La La Land (12A)


Senses and sensibility: a struck-dumb Mia is captivated by the sound and then the coloured-lit sight of Sebastian at the piano

It is life’s shadows which emerge amid the glare of the Golden State that give this award-winning musical its true colour

SEASONAL LOVE STORY GLOWS IN BRIGHTLY LIT L.A’S DARK CORNERS

WERE IT NOT for the captioned seasons that introduce each segment of this song-filled Hollywood-set tale, we would barely know where we were. Beyond the sharp daylight and rare snow flurry, it is the Christmas tree in the flat of barista/actress Mia (Academy Award-winning Emma Stone, exemplary), and the baubles and lights strung around the bar where disillusioned pianist, Sebastian (Ryan Gosling) works that help mark time.

Trad jazz-mad Seb’s assigned set list is a cheesy Christmas medley including ‘We Wish You A Merry Christmas’, ‘Jingle Bells’, and ‘Deck The Halls’. When he chooses to go off-piste – which mesmerises a just-happened-to-be-passing Mia into entering the club – Seb is sacked on-the-spot by his stern manager (Whiplash‘s J.K Simmons). ‘It’s Christmas!’, the young man protests. ‘Yes. I see the decorations,’ his now ex-boss fires back. ‘Good luck in the New Year.’ When Mia, a silent onlooker moves to let Seb know her appreciation, he barges past her and out of the club. It is not the first time their paths have crossed: he got irate with her on a car-jammed flyover. That was no ‘meet cute’either,

Dreams Cost – And This Is Where You Start Paying

If, especially in the current political climate, you’re in the mood for sunshine and starlight, romance, dancing and singing down the street. And coming out of the cinema whistling a happy tune, you need to watch The Muppets (2011). La La Land, Damien Chazelle’s second feature (after 2014’s similarly jazz-promoting acclaimed Whiplash) is certainly full of colour, romance, humour, and dancing, and Emma Stone and Ryan Gosling are a well-matched pair. But La La Land also captures the pain, sheer luck, heartache, and struggle and determination involved in creating Art. (I had tears streaming down my face during Stone’s stunning, shattering singing of ‘Here’s To The Ones Who Dream’.)

Until this movie, I had underestimated Emma Stone’s sheer acting chops. She has an incredibly expressive face and her auditions scenes are a tour-de-force. Yet notable about La La Land is how the clear and obvious talent of all the behind-the-scenes departments are blazing up on the screen, too. As much as this is a movie about Hollywood movies and beyond, (from Rebel Without A Cause (1955) to Casablanca (1943) to The Red Balloon (1956) and a myriad more, the references could act as a viewing primer for film students) it is also about the mechanics of how movies are made. Yet apart from a storming traffic-jammed song and dance number at the very top of the film, Stone & Goslings’ own song and dance numbers are pleasant rather than knock-out: their footwork is sweet but without much natural grace – though that might well be the point. For a real musical, nothing beats West Side Story (1961)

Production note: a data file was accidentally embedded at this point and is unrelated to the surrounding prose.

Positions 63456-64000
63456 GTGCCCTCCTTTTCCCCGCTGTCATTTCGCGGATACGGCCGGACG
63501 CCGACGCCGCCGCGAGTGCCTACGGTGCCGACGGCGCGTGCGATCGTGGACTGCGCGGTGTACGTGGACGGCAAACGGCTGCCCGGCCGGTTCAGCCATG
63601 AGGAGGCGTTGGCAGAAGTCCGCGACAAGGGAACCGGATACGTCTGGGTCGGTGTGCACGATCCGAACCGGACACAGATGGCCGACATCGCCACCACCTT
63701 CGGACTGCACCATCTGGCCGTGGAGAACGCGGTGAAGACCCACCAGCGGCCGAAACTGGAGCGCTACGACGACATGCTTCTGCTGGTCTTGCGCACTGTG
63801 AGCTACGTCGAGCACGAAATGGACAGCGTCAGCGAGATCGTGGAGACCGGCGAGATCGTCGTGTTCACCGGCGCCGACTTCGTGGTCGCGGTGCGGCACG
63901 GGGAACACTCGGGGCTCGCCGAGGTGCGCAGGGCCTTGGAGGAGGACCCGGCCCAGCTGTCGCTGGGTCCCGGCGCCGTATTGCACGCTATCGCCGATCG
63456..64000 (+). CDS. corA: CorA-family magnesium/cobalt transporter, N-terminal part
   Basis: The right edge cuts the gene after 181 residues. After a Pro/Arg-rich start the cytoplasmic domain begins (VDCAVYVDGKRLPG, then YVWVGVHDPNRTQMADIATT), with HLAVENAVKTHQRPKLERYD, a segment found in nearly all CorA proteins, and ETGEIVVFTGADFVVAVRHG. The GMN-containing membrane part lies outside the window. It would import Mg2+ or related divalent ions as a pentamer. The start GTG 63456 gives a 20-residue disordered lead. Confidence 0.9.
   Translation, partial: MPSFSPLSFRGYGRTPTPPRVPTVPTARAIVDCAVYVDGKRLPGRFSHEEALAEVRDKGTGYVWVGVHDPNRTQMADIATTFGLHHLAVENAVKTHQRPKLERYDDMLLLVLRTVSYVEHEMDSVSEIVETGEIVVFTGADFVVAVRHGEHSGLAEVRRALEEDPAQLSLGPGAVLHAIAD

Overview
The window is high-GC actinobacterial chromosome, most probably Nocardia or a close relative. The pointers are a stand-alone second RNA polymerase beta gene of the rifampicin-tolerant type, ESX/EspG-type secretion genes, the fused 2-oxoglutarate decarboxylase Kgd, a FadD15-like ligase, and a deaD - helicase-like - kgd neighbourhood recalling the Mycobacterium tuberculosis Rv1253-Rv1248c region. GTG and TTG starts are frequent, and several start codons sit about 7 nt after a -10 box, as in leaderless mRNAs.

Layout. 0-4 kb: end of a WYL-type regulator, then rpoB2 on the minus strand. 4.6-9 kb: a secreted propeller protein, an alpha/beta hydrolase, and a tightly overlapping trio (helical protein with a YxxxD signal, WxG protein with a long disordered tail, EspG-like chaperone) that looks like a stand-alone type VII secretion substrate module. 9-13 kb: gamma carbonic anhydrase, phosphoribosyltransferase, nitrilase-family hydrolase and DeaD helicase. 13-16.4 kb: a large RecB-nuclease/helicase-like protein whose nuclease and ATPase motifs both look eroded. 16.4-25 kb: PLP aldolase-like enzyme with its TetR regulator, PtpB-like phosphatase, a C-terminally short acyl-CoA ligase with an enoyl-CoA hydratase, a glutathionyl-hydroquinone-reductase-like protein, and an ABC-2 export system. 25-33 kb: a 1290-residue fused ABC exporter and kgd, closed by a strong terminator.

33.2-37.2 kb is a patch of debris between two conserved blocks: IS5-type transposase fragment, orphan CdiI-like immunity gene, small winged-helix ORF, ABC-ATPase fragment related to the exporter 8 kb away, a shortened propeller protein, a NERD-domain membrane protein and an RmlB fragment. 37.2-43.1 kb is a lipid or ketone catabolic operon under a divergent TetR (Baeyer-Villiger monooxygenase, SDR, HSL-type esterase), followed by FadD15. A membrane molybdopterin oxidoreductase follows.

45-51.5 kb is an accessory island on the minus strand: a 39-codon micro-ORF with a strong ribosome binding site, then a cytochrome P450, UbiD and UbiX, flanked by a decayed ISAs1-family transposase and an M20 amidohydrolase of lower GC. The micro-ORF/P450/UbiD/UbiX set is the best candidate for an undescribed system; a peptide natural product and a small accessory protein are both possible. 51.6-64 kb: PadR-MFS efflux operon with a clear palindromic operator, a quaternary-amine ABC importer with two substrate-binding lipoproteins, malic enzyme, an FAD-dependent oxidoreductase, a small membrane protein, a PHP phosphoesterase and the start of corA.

A Two-Forked Road that Divides Romance From Dreams

The pair’s growing romance is juxtaposed with the rollercoaster trajectory of their dream careers. Sebastian yearns for his own jazz club (Gosling’s piano-playing is notably accomplished), while Mia desires to be a film actress They both begin very much in the same place of hoping for a break. When Seb loses the job he doesn’t even really want, made worse by it being at Christmastime, it runs parallel with Mia’s string of failed auditions. Their shared end of year predicament is reminiscent of the account in award-winning documentary Searching For Sugarman (2012) of Detroit singer-songwriter Sixto Rodriguez’s releasing ‘Cause’ with its prophetic lyrics: ‘Cause I lost my job two weeks before Christmas’ just before he was dropped from his record company on the turning of the year. It is not just that nobody will be hiring anyone until January but December is supposed to be an upbeat jolly twinkly month of family and celebration, isn’t it?

These two support each other but their dreams and the path each is on comes into conflict with the other. Women are no longer prepared to simply support a man while he fights for his own success. As also suggested by his debut, Damien Chazelle does not appear to believe that the road to success can ultimately be accomplished without choosing solitude. For all the sweetness of the couple’s dancing together so often and tellingly in the neon and artificial light of Hollywood, their dreams of life and love conflict.


Dreaming of the road less travelled?: love might prove a missed opportunity for Seb

La La Land might appear a challenge to Hollywood’s usual happy-ever-after. The course of Mia and Sebastian’s true love never did run smooth: it became tangled, split in two and went off at completely different tangents! Instead, it is staying true to your one true dream that is presented as the alternative myth. That is, just another romantic Hollywood fantasy.

La La Land is now available on DVD & Blu-Ray

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